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Animal Herbal Choices

Animal Herbal Choices is a behaviour led method based on animals' natural innate ability to self-select herbs for their health (also called 'applied zoopharmacognosy'). This works by offering the animal the opportunity to choose from a selection of herbal extracts as they need, offered in sequence.


Examples of some problems where the animals have benefited from a herbal choice session include digestion, skin, respiratory, pain, inflammation, noise sensitivity, fear of cars, stress and anxiety.


What is zoopharmacognosy?

This is the scientific name for when an animal self-selects plant or mineral compounds for their health, such when a cat or dog chews grass. In the wild animals naturally forage in their local environment for plants, minerals and other medicinal compounds to self-medicate, either to prevent or treat disease and keep themselves healthy.  

Research studies have observed self-medicative behaviour in domesticated and farm animals too.  Most often domesticated animals don't have as much access to local plants for foraging as their wild cousins. The practice of providing plant extracts to domestic animals for them to instinctively select is called 'applied zoopharmacognosy', and was developed by Caroline Ingraham. It is an area of growing scientific research and interest.


What happens in a Herbal Choice session?

A herbal choice session offers your dog or cat a range of plant extracts to self-select from. These may include dried herbs, floral waters, herbal oils and powders. The client animal may sniff, inhale, ingest or sometimes rub against the plant extract as they choose.


Each session is according to your animal's requirements, based on the information you provide on a pre-filled form. This helps structure the session, although ultimately the animal provides indication of what they want by their behaviour. At the end of the session, samples of the extracts selected by your dog or cat are provided for you to continue offering at home.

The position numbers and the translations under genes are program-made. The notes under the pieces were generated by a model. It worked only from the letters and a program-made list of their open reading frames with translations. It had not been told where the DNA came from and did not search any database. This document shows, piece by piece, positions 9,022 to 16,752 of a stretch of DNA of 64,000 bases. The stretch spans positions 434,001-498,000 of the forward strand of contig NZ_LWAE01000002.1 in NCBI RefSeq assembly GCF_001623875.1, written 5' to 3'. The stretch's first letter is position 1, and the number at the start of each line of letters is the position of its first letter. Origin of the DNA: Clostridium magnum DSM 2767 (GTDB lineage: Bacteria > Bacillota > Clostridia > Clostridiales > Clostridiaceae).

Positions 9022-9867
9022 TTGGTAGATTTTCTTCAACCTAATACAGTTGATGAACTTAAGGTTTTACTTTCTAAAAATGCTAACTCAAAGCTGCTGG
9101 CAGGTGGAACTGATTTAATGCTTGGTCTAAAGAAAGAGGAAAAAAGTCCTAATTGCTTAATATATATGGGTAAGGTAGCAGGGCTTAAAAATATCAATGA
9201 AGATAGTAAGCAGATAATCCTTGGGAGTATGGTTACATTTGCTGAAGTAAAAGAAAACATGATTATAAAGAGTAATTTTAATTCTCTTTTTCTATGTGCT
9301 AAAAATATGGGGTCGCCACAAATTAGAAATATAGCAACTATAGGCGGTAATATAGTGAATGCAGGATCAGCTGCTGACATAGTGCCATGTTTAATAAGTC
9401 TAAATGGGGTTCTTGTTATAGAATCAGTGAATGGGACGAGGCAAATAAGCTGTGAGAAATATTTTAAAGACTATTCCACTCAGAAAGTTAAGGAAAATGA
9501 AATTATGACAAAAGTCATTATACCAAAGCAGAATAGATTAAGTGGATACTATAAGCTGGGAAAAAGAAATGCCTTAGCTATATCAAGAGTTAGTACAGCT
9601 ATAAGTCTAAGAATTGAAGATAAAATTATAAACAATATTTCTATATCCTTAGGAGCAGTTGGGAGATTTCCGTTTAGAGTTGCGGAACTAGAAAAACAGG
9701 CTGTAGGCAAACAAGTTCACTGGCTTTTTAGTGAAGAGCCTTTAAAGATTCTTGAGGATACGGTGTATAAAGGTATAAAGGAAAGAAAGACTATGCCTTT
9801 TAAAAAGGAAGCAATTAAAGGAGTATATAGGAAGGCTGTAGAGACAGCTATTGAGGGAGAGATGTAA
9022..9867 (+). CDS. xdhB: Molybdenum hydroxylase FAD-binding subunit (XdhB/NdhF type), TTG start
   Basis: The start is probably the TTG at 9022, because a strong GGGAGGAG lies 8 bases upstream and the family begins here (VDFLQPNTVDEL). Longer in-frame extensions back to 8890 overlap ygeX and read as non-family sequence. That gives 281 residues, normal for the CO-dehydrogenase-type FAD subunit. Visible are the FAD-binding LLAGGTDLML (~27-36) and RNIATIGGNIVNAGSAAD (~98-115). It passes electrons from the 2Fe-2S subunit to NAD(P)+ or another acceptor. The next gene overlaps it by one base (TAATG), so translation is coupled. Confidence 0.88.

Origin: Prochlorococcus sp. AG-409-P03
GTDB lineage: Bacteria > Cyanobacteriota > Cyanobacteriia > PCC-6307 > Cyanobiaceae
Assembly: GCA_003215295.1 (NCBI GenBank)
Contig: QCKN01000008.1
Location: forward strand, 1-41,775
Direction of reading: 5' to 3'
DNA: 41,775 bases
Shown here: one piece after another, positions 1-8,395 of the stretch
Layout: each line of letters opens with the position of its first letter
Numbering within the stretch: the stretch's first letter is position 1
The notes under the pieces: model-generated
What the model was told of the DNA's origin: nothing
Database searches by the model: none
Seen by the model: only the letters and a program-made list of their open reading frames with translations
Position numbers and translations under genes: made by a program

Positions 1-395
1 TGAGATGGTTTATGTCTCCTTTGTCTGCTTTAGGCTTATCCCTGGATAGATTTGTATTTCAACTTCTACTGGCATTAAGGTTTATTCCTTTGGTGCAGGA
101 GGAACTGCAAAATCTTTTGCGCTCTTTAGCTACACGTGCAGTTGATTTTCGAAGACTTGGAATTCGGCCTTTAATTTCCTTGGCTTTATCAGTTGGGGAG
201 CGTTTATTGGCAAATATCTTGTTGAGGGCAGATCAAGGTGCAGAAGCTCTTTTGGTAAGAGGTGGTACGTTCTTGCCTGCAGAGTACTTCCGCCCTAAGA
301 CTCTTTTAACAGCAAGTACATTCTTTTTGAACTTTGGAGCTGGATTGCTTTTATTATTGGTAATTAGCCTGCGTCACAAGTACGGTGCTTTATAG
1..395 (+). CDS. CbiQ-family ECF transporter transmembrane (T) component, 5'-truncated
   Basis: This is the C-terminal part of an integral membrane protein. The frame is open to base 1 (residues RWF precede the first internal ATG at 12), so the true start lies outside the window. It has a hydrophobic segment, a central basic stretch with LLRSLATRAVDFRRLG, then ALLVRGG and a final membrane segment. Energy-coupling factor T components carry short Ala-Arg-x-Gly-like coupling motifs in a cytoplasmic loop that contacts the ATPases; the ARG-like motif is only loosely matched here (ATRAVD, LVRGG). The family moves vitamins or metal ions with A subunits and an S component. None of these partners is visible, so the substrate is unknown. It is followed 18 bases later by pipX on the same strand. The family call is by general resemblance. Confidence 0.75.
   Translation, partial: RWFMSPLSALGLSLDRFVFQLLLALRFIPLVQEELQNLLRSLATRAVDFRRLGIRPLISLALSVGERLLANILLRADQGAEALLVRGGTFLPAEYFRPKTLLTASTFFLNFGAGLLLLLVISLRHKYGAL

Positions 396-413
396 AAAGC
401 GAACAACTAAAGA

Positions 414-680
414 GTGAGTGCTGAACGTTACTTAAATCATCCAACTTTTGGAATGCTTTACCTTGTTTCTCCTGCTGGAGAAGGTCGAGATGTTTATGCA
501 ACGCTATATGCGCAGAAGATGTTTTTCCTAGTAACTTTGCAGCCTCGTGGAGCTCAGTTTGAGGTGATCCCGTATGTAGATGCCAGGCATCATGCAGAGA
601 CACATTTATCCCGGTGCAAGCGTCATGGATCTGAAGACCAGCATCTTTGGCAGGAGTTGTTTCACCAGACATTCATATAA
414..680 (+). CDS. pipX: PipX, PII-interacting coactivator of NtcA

A consultation includes guidance on this method, how to recognise the behavioural signs of self-selection, and the properties of the plants chosen by your pet, as well as a post-session summary report.


Note:  this method does not diagnose nor prescribe.  It is behaviour-based as the animal chooses to select.


Important safety note: Cats are very sensitive to essential oils, which can be toxic if inappropriately used. They generally tend to inhale only. I work via self-selection which is a safe method if used correctly. Never put essential oils on a cat's fur or skin unless under the guidance of a qualified professional.


How many sessions will I need?

This depends on the issue, and how your dog or cat responds. They can benefit from one session with continued work at home. Sometimes follow-up sessions are needed to maximise effects. To achieve best results, it is essential that you are committed to continue offering the chosen extracts regularly as advised.


What if my pet is having veterinary treatment?

Your vet must always be your first contact if your dog or cat has a health problem. With your vet's agreement, an Animal Herbal Choices session can be complementary to veterinary treatment and may support recovery. Before a session can commence, we require you to inform your vet of the use of gentle herbs and oils. If your pet is receiving medication, there may be some restrictions with offering herbal extracts.

A herbal choice session does not prescribe, diagnose, or replace conventional veterinary treatment. Always consult your veterinarian first.


See Appointments page for info and fees.

IMG_1726 Applied zoopharmacognosy. 
Applied herbal choices for dogs Applied zoopharmacognosy.
Animal Herbal choices for cats IMG_4937 IMG_5020